More on Press Kits

Last week we introduced the topic of press kits, a crucial tool for promoting an author and his or her book with the news media.

As we said then, a press kit is a set of documents about an author and the author’s book designed to interest journalists and then help make it easier for them to interview and or write about the author and book.

This discussion of a press kit is understandably a bit confusing to those new to this topic, in part because different professionals have differing opinions and ideas and give different advice. What I call a press kit or media kit, others refer to as marketing materials, or talk about a “one sheet” or other names. Professionals in the marketing and PR world have different ideas about what should be included and how it should be presented, plus use different terms, so that’s also a bit confusing. And it’s also true that an author might need several different marketing documents for different marketing purposes.

What we all can agree on, however, is that to promote a book and share info about it with the media, you need more than the Amazon description and the back cover copy – though those bits of text are vitally important of course as well.

Here in the Buoyancy shop, we believe in a traditional press kit because we believe it provides the most usable type of material for a working journalist to use in doing an interview.

So what is in a press kit?

The centerpiece of the press kit is the news release, which is a news story somehow related to the topic of the book and the author’s expertise. We will talk more about that below.

The press kit typically also includes sample interview questions, plus some other materials, such as the author bio, endorsements from other people, as well as important graphics such as the book cover and author photo.


A press kit is written in news writing style, heavy on facts and quotable comments.

News writing style means you won’t find glowing, enthusiastic sentences with superlatives and exclamation marks. This is not marketing copy.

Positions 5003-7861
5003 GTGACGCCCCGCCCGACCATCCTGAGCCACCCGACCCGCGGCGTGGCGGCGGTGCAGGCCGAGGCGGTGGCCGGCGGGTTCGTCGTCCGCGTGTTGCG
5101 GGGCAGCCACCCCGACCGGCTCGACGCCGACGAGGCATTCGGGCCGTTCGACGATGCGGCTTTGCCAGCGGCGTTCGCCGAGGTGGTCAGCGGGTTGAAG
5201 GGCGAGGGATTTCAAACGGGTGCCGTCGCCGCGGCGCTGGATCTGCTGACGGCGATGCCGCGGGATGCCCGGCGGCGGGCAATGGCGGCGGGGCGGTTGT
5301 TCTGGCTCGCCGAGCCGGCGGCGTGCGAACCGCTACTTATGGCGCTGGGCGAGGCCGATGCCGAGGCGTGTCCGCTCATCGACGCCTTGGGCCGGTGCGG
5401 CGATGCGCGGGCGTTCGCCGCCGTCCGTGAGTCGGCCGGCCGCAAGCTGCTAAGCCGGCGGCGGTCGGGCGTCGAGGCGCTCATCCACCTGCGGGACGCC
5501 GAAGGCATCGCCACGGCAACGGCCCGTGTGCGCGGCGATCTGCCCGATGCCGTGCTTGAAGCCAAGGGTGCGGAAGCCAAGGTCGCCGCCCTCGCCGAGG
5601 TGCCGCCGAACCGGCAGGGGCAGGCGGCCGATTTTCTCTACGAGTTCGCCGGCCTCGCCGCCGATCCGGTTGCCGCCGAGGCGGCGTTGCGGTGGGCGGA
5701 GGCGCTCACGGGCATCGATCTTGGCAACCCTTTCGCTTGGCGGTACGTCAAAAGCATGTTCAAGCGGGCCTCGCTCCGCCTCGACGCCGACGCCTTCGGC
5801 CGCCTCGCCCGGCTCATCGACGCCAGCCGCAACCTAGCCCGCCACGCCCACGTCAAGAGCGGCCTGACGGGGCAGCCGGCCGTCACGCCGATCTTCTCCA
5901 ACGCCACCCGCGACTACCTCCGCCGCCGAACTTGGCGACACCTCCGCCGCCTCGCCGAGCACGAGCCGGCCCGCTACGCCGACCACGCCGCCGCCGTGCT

While writing news releases in news writing style is a learned skill, for now writing a news release can be thought of as writing emphasizing the key facts, the who-what-when-where-how-why that we’ve spoken about here before.

The news release seeks to get attention but does it by finding a “news hook” related to current news, or citing stunning statistics or an interesting perspective that helps people achieve personal goals – think fitness and nutrition, for example, or a topic of interest on spiritual growth or family life.

The most effective news stories start with a compelling and succinct opening paragraph, called a lead (or lede to journalistic purists). That’s a great place for statistics that catch one’s attention.

News writing seeks to give an unbiased view of a topic, inserting opinion or viewpoint by quoting experts.

The author is included in the news story as one of those experts commenting on the topic, using both direct and indirect quotes. In writing about who this expert is, the author is cited as the author of his or her book, and their qualifications on the topic are also included. So there we are talking about the book and its significance in a way that could become an interview for a news story or radio interview.

Notice this is not a news story that simply declares Suzy Jones has released her first book and is very excited about it. Sorry, but that’s not really news. Yet, you will see many news releases written saying not much more than that.

We don’t have space to discuss every other element included in the press kit, but if you are writing your own materials, be sure to write thoughtful interview questions to save a journalist some time. They are the next most important element in a press kit.

Once the press kit is written, you need to use it, starting with distributing the news release to the media.

If your eyes are glazing over by this time and if you feel like you need some help with getting this press kit written and finding ways to distribute the news release to the media, reach out and we can talk further about ways that Buoyancy PR might be able to help.

Originally sent as an email to the Buoyancy community on May 20, 2022.
Joni Sullivan Baker
jbaker@buoyancypr.com